A Reso-phonic Resurrection (from 30/08/2017)

Posted 10th November, 2017
Glistening in the sun, it’s hard to miss the sheer beauty of a National Reso-phonic guitar. Like fish drawn to a shiny lure, these legendary instruments mesmerise many who pass our shop. Although we have a healthy stock of their guitars today, the brand was once almost forgotten. Luckily, one man injected a new lease of life into National, and they rose like a phoenix from the ashes.


Don Young At The National Factory, San Luis Obispo, California.

Don Young was the man responsible for restoring National Reso-Phonic Guitars to their former glory. Young, who sadly passed away just over a year ago, and his business partner, McGregor Gaines, formed “National Reso-Phonic Guitars” in 1989. Now producing around 1,000 instruments per year, they started off in Don’s garage taking measurements of the real old vintage resos and studying their designs. They began reproducing what now amounts to over 50 different models, such is the legacy that Don Young leaves behind.
Young’s first glimpse of a National guitar was in 1964 when he was just 11 years old. He had been bunking off Sunday school and saw the instrument in a pawnshop window. This image stuck with him until years later. Following this, Young’s ears caught the sound of a Delta-blues musician ‘Black Ace’. This was the moment he became hooked to that ‘National Sound’, a sound that he craved to learn, own and recreate. He reached his 20’s and with a little instrument repair work under his belt, he applied for a job with Dobro Guitars in Long Beach, California.

'I Am The Black Ace - Black Ace'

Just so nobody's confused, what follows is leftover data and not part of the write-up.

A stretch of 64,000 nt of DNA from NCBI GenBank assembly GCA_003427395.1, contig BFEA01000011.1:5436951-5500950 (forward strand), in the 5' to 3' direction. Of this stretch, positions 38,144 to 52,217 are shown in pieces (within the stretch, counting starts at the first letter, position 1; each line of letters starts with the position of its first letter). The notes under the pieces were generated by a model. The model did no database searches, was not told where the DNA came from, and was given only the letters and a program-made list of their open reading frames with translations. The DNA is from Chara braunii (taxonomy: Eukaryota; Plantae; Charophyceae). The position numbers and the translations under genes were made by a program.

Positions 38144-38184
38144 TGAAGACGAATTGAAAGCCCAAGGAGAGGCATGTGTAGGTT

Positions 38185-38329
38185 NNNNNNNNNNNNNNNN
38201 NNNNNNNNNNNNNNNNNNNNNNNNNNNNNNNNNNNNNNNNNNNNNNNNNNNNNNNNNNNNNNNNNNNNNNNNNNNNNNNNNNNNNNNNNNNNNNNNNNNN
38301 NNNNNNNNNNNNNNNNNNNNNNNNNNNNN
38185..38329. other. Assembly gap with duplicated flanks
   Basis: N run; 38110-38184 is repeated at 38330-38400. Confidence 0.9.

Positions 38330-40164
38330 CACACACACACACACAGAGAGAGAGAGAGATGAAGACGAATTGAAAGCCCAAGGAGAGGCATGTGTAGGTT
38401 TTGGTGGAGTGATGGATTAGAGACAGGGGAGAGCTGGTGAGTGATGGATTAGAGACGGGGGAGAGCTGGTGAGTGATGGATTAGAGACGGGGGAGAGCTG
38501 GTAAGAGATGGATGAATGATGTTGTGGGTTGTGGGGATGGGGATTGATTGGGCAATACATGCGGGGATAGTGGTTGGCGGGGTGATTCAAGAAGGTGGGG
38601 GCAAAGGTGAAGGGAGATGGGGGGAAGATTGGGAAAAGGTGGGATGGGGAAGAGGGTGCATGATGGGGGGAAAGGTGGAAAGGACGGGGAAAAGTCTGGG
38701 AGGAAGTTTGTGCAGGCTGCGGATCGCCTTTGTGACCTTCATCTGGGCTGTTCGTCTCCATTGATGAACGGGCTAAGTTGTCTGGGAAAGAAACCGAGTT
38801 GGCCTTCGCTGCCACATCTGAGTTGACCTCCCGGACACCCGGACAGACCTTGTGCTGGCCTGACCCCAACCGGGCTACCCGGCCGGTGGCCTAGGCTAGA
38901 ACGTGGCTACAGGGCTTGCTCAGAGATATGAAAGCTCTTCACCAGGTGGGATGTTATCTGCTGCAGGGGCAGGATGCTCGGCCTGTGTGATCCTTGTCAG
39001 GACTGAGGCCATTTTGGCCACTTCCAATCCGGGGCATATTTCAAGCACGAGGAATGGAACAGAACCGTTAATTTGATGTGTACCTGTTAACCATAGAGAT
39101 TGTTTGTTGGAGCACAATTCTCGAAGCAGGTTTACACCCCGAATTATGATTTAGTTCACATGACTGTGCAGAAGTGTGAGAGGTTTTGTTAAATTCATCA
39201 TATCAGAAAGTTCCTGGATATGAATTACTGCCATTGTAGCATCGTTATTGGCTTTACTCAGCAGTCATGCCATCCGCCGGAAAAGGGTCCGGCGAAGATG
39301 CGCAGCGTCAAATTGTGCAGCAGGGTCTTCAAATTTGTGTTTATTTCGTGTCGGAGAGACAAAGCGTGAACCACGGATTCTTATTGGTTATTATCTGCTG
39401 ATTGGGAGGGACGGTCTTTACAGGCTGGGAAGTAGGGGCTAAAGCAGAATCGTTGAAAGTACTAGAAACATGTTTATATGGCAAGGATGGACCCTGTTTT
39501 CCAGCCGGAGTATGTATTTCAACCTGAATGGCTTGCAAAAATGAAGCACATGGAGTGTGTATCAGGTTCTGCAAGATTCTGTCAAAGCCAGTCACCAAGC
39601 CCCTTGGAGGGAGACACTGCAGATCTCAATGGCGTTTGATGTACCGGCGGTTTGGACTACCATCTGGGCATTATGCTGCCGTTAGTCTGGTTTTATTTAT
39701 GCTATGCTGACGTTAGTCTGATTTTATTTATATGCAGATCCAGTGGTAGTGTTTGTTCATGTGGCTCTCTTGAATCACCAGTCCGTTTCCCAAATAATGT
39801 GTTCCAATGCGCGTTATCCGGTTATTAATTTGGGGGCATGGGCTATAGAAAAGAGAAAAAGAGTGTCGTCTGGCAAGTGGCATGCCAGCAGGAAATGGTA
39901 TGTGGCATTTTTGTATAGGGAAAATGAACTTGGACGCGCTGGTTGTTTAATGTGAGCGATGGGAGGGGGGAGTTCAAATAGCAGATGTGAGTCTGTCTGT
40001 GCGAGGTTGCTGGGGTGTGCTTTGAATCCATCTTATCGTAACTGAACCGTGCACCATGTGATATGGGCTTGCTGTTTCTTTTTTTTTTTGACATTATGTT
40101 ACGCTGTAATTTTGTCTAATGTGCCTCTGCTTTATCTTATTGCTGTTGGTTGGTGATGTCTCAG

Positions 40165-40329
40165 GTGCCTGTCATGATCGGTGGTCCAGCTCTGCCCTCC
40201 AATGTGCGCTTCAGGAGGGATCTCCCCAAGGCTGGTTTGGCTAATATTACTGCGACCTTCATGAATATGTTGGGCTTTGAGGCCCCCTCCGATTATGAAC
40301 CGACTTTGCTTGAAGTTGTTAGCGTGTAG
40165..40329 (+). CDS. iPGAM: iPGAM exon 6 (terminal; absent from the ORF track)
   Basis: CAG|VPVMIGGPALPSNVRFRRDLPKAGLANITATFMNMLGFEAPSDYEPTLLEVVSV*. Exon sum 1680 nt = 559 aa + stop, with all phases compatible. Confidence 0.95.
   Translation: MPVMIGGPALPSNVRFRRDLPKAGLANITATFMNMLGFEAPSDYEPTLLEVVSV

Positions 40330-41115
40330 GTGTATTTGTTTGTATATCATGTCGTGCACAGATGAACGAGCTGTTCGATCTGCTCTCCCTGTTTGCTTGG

Don Young worked on and off for Dobro for 15 years. His first role was sanding necks and finishing bodies, but he went on to work his way through several departments as time went on, covering all aspects of Reso building. He was almost fired several times due to his standard of work being ‘too high’. Don believed there were guitars leaving the factory that were not up to standard, management disagreed and he was asked to leave. He’d attempted to set himself up manufacturing guitars on his own several times, but came crawling back each time it didn’t work out. Young had reached the position of plant supervisor during his final attempt at working for Dobro... but things were about to change.

“Our polished metal bodies are a perfect palette for some beautiful engraved work,” - Don Young

Young met McGregor Gaines, a graphic designer and skilled woodworker who’d also worked at Dobro. The two partnered up and began producing guitars under the ‘National’ brand in 1989. McGregor had the eye for design, Young the engineering nous. “Our polished metal bodies are a perfect palette for some beautiful engraved work,” Young once said. Young had the passion for sound and quality, for which he had set the bar extremely high. George Gruhn (founder of Gruhn Guitars – Vintage Guitar Mecca) said at the time - “They have actually hurt my market for the originals. I can’t think of anything else like that happening in the guitar business. That’s a real testament to their quality”. Their Californian workshop housed everything they needed to complete all the stamping, assembling, buffing and engraving, all by hand. Young vowed the company would stay in San Luis Obispo, California “forever, as far as I’m concerned”.


Young and McGregor enjoying their reflections in the back of a Resonator

Eric Smith took ownership of National Reso-Phonic Guitars, Inc. in 2014 after purchasing Don’s interest 2 years before Don’s death in June 2016. National continue to produce Reso-phonic guitars to a standard unrivalled by any other. With a waiting list of anything from about a year, and with the likes of James Taylor and Eric Clapton both owning instruments produced by the San Luis factory, it comes as no surprise these instruments are more popular now than they have ever been. Wunjo is proud to be an authorised dealer of these fabulous, hand-made instruments, and hopes to be for many years.

Long live the National Reso-phonic Guitar, indeed shining bright like the Mississippi Delta.
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